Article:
has been fighting for us, now you have joined us?”
We felt at home because people we found there knew us.
They were suffering, but very sympathetic to us. The first
day was a learning process. We asked basic questions, what
takes place, and needs of the place. There was no food,
only inmates supported us. They gave us a bucket to urinate
in and a flask for tea, sugar and bread.
I was locked with Ocula in a high walled room, about 2
metres wide, 4 metres long and 15 metres high. They (PRA
suspects) threw us some blankets. A prisoner warder locked
from outside and walked away.
Ocula thought that was the end of the road, he couldn’t
believe that he was in Luzira. He did not take tea until
around 11:00p.m. I tried to comfort him. We talked through
the night and slept a few hours. Ocula told me how his plans
had been interrupted.
At 6:30a.m., they (treason suspects) opened and called
us to go and watch WBS news. There was a TV in that wing.
They told us that when going to court, you wake up at 6:00a.m.,
board the bus and spend the whole day at Buganda Road Court
where relatives bring you food.
The other prisoners cooked for us and ate with us. The
officers also told us to ask our people to bring us shorts
so as to play football.
Ocula, my roommate, was a friend but all those people in
our wing became my friends.
We were in the same wing with [Joseph] Musasizi, Dr. Kizza
Besigye’s brother. He is punished for nothing. Unlike
Besigye, he is not a politician. Living and interacting
with him, [I discovered] he is instead a business-minded
One of them, Simon Toolit, now Omoro County MP, gave me
his shirt, another gave me a trouser. I used the money Katuntu
gave me to buy slippers for myself and for other inmates.
Later that day, we watched a parliamentary debate about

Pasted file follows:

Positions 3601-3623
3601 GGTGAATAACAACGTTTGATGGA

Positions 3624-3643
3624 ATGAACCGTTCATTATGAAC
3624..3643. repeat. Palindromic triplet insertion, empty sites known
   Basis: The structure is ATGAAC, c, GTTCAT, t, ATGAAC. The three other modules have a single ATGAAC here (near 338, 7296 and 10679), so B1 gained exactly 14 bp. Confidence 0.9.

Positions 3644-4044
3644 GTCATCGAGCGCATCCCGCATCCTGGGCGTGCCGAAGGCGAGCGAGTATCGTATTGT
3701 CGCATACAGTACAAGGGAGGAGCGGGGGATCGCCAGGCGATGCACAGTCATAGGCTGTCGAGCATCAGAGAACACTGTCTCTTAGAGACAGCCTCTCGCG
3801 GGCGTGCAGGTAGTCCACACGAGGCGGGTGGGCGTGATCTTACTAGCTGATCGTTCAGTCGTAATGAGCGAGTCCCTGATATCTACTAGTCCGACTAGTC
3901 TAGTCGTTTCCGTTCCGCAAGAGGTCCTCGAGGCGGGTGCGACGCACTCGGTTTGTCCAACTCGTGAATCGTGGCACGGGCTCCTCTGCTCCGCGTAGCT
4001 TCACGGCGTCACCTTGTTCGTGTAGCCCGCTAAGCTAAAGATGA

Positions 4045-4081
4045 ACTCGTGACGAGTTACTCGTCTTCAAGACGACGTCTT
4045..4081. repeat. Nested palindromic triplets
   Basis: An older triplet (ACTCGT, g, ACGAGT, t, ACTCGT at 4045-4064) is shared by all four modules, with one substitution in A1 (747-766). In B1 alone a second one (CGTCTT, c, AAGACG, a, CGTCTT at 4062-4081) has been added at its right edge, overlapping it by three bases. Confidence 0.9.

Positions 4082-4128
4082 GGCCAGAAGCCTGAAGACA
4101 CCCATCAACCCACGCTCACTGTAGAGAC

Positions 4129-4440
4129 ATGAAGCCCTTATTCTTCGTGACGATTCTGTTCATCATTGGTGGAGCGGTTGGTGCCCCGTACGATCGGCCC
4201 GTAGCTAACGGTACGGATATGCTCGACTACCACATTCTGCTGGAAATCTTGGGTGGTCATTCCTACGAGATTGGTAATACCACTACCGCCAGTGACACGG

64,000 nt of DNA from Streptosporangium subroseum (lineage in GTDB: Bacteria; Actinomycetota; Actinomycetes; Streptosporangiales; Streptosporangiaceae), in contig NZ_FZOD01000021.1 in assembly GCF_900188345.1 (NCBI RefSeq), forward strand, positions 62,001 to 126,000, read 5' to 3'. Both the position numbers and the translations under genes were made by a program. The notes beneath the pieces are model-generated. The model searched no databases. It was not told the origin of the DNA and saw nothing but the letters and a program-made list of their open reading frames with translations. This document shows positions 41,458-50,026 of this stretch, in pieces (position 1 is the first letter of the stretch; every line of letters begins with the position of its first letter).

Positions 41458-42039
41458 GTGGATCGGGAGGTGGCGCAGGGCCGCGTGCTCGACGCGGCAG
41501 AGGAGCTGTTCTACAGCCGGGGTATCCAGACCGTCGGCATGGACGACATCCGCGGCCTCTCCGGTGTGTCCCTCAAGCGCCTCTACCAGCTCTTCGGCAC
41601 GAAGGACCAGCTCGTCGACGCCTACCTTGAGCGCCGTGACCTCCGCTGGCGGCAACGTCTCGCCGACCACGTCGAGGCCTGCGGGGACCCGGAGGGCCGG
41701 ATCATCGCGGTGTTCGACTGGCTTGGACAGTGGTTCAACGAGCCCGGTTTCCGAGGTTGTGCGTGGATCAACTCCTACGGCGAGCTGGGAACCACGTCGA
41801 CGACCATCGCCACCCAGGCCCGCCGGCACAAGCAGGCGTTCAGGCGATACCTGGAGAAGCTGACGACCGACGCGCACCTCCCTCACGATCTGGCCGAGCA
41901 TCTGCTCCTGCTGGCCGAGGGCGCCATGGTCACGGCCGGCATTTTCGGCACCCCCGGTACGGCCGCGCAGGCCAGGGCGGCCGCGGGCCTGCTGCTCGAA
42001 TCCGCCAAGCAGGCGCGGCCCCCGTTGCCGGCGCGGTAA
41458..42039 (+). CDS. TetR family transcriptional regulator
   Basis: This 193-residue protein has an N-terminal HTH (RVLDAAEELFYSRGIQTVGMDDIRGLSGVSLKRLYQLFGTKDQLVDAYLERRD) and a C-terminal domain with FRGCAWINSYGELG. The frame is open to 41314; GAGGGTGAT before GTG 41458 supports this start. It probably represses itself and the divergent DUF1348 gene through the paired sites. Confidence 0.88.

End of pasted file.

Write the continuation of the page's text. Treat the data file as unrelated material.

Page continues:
[Internal Affairs minister Ruhakana] Rugunda was defending
the un-defendable. “We have evidence, investigations
are complete,” he was saying.
My wife visited me with our two children, one five years
and the other two and half. She was so tense. When I hugged
my wife, they said this is not allowed here. My intention
was to console her, tell her what we needed.
So many people visited and brought me money. I remember
the first lot was about 20 MPs, then seven. I spent three
quarters of my money helping other people.
I met them in the OC’s office. The next day I was
told to see my visitors through (iron bars). I refused.
That day they really sabotaged me. They sent people to call
me to meet my visitors. When I was about to enter the OC’s
office, they would direct me to the wire mesh to meet them
there. I would walk back. That happened on three invitations.
The forth time I told them, “Go and tell the OC that
I am not going to see my visitors in that place, if he doesn’t
want them to see me, let the visitors go.” Even Ocula
refused. The visitors were many. They crowded the place.
Death in prison
I wrote a letter to the OC, objecting to seeing visitors
through iron bars. I also told him to allow me basic things
like medicine, my own food, mattress and blanket, and complained
about things prisoners had told me; the overcrowding, bedbugs,
In the first week, I saw three dead bodies taken outside.
I asked “what is that being carried on stretchers?”
They said dead bodies. They had died in the prison health
centre of stomach problems - cholera. They weren’t
killed. It was poor sanitation, poor food, and more especially
poor medical care.